|Reviews for Showdown|
| Loveeveryhetaliathing chapter 1 . 12/25/2015
...this was intense and riveting to read- I never really saw poker as an intense game but after reading this, made me seriously reconsider lol and gosh I feel like there's some puzzle in this story that I'll have to find out soon
| crayolacthulu chapter 1 . 11/27/2013
So under technicality, Wright won...
that sneaky basterd. X)
| Guest chapter 1 . 9/27/2012
Interesting story. Good interaction between student and teacher, and I guess, which character is which depends on which side of the table one is viewing the game from. This almost seems like a graduation/final exam scenario for Apollo. It seems as if Phoenix is trying to test and push him one more time to see if Apollo can learn and move beyond a lucky bluffer of an attorney.
Yet, despite all the good details and plot and scene-building of this story, I can't help but think there's one thing off at the end:
The last game/hand. I believe a card is missing or has never been mentioned what the card is. This started off with the flop. You note that "Wright once more flipped over the top three cards" and only have Apollo notice the Ace of Hearts and Jack of Diamonds ("it's the Ace of Hearts, and Jack of Diamonds"). Then more betting and/or bluffing (just general poker mind games) ensue and then the turn is revealed: "The Ten of Clubs… it doesn't help me at all, really." Then more poker and Wright vs Justice mind games follow ending with the river card being put down: "It's… It's the Ace of Spades!"
Granted, both players ended up with a full house, but before that tidbit is revealed you note what Apollo sees on the table: "and on the table lay two Aces, a Jack, and a Ten". So while the rest of the story wraps up nicely, especially with the special arrangements Apollo makes before leaving, this last hand sticks out to me and bugs me due to the missing card. I still enjoyed the story, but with the level of detail of the mind game/battle of wits and/or bluffs between Apollo and Phoenix, every detail has become important. Especially the detail of one card. So I don't know how much would change, if anything, to include the detail of the missing card, but if said card is a worthless card, it should be pointed out. Actually, thinking on it, given the way Apollo's trying to work out the last hand, the missing detail of this card is unfortunate because that unravels (if not unravels then weakens significantly) the details/written thought processes of Apollo as he comes to his game-ending conclusion. To sum up: Apollo's entire train of thought is off because he has only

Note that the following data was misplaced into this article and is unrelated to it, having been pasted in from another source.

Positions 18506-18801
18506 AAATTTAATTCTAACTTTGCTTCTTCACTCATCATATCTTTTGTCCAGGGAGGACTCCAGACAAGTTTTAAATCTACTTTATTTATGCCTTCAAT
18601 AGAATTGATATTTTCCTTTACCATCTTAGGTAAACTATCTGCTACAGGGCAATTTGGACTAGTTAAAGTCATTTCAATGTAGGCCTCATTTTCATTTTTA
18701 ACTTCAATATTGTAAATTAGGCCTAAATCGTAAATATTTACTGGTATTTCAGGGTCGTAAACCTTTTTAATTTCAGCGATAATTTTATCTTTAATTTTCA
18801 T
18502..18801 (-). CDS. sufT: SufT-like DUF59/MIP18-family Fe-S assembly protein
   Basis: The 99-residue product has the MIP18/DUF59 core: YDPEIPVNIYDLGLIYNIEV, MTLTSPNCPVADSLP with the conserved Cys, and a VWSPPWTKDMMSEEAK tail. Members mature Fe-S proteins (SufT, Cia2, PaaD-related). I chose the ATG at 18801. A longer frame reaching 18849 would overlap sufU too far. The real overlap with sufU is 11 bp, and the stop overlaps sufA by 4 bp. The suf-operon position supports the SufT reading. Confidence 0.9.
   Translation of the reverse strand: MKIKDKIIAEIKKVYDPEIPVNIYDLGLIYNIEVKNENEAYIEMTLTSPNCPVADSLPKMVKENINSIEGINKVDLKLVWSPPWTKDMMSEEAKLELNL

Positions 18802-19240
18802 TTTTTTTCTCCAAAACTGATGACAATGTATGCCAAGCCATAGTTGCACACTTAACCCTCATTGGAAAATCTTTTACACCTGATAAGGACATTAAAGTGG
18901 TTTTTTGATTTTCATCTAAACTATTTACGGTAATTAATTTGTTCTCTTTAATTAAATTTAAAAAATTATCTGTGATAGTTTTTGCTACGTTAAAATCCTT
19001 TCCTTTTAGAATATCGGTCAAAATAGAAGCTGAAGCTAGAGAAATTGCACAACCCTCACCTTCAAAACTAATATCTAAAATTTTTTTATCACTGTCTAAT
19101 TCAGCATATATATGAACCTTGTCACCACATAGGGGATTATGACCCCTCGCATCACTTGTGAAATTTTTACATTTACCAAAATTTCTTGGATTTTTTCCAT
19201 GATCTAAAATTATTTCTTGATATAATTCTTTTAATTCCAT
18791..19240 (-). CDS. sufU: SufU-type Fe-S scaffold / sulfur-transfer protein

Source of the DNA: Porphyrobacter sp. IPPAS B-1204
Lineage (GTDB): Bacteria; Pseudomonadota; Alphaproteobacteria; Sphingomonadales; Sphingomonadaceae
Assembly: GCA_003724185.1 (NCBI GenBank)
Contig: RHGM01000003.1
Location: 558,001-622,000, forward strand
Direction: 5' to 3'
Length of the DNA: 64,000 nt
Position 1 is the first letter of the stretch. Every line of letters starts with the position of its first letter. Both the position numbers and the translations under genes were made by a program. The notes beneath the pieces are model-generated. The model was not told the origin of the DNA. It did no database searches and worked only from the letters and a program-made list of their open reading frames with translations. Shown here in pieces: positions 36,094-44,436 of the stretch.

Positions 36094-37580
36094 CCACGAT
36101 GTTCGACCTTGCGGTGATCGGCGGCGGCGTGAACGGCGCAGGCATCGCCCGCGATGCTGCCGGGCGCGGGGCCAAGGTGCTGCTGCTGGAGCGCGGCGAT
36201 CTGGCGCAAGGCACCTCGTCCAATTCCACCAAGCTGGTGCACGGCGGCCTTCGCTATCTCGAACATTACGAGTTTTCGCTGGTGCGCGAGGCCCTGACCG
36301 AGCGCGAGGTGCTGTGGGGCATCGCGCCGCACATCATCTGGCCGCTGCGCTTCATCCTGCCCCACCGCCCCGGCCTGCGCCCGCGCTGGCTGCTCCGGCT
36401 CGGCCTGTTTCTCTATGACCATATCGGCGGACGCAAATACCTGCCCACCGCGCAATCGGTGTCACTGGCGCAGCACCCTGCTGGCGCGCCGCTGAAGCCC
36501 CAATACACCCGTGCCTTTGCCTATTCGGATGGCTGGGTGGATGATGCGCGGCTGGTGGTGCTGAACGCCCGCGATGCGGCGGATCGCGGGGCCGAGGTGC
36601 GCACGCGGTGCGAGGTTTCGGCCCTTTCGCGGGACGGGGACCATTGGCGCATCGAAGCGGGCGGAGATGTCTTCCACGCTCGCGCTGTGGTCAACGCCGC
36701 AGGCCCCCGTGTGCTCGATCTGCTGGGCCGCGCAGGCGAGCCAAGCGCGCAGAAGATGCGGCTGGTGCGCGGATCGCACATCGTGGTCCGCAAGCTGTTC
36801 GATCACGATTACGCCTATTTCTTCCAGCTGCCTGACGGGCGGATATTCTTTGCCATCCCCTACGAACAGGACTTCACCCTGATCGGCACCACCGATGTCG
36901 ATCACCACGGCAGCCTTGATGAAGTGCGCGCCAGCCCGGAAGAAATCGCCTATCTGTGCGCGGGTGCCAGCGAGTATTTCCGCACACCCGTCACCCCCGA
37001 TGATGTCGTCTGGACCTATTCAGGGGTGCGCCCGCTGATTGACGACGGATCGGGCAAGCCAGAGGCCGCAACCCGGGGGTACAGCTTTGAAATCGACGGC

| Jack Falconer chapter 1 . 9/27/2012
Sorry about my previous review. I was planning on logging in for it and finishing it, but I accidentally submitted it before doing either (due to a quirk of my laptop's keyboard/keyboard's mousepad).
Yet in case my previous review didn't go through or something, I'll go over the issue I noticed along with a brief recap of what I was trying to get at in my previous review:
In a scenario where every detail is important, and where you've been doing a good job of writing out Apollo's thought processes, leaving out one of the five cards from the last hand throws a wrench into your ending. Since every detail, every card, is important and could sway the outcome (as much as you decide it does), then Apollo's reasoning at the end of the last hand needs to be changed to account for all five community cards for a round of Texas Hold-'em. Even though the end result can be the same as you've written, Apollo just needs to have his reasoning reflect consideration for five community cards, one of which you accidentally left out as far as I can tell (with the community cards mentioned in the last hand being two Aces, a Jack, and a Ten). Consider these two sentences you've used:
The ten was worthless to him… but with the last ace, he'd turned his two pair into a Full House. However, he couldn't ignore the fact that there were now two aces, a jack, and a ten on the table- cards that were also being used by his opponent, perhaps even to make a better hand than his.
This thought-process is well-written, but if Apollo considers the possibility of a card worthless to him possibly helping Phoenix make a better hand, then wouldn't he also consider all five cards instead of just four?
Sidenote: Correct me if I'm wrong, but for the last hand, at the flop I read Ace of Hearts and Jack of Diamonds. Then at the turn I read Ten of Clubs, and finally at the river, I read Ace of Spades. I've tried going through that last hand a couple of times, and I do notice that you've written that Phoenix puts down three cards for the flop, but I only see two mentioned.
Anyway, good story. I enjoyed it. I have no idea if my previous review will show up as an anonymous review or what since my keyboard quirked out on me, but I just wanted to try to finish my point/get my point across. I think your story is well written but is unfortunately missing a crucial detail at the end that weakens the writing/plot surrounding the last hand.
And hmm, this story's been out for over a year, I wonder if anyone else ever noticed or if I'm just missing something or am just repeating something someone else already brought up. Oh well, once again, good story.
| Shaed Knightwing chapter 1 . 1/25/2012
This was a fantastic story. I was completely drawn in. :) I can say right now that it'll be a story that I'm likely to read over again. Good work!
| Rugiku chapter 1 . 6/9/2011
You have impresssive writing skills for a user on this site.
I will be pleased to see another story like this.
| Spadework2 chapter 1 . 6/6/2011
I know that you are not a usual Ace Attorney Fic writer but that was great. If you decide to make more, I'll look forward to reading them.
| Kongu123 chapter 1 . 6/6/2011
I like it. While I am loath to sound like a teenager again... make more!